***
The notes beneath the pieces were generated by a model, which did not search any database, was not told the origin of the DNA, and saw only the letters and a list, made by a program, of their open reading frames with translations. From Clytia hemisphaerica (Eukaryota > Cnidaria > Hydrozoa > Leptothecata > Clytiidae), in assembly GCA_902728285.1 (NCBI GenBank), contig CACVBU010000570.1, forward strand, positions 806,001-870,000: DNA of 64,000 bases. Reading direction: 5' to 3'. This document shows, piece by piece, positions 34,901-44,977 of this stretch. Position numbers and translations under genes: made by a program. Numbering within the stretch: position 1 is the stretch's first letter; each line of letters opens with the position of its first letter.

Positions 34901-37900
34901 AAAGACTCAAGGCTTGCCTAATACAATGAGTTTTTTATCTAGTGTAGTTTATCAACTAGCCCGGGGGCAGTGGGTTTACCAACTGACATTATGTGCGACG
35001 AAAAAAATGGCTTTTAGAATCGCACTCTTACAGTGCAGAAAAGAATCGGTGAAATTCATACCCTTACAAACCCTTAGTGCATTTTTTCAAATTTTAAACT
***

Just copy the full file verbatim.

The notes beneath the pieces were generated by a model, which did not search any database, was not told the origin of the DNA, and saw only the letters and a list, made by a program, of their open reading frames with translations. From Clytia hemisphaerica (Eukaryota > Cnidaria > Hydrozoa > Leptothecata > Clytiidae), in assembly GCA_902728285.1 (NCBI GenBank), contig CACVBU010000570.1, forward strand, positions 806,001-870,000: DNA of 64,000 bases. Reading direction: 5' to 3'. This document shows, piece by piece, positions 34,901-44,977 of this stretch. Position numbers and translations under genes: made by a program. Numbering within the stretch: position 1 is the stretch's first letter; each line of letters opens with the position of its first letter.

Positions 34901-37900
34901 AAAGACTCAAGGCTTGCCTAATACAATGAGTTTTTTATCTAGTGTAGTTTATCAACTAGCCCGGGGGCAGTGGGTTTACCAACTGACATTATGTGCGACG
35001 AAAAAAATGGCTTTTAGAATCGCACTCTTACAGTGCAGAAAAGAATCGGTGAAATTCATACCCTTACAAACCCTTAGTGCATTTTTTCAAATTTTAAACT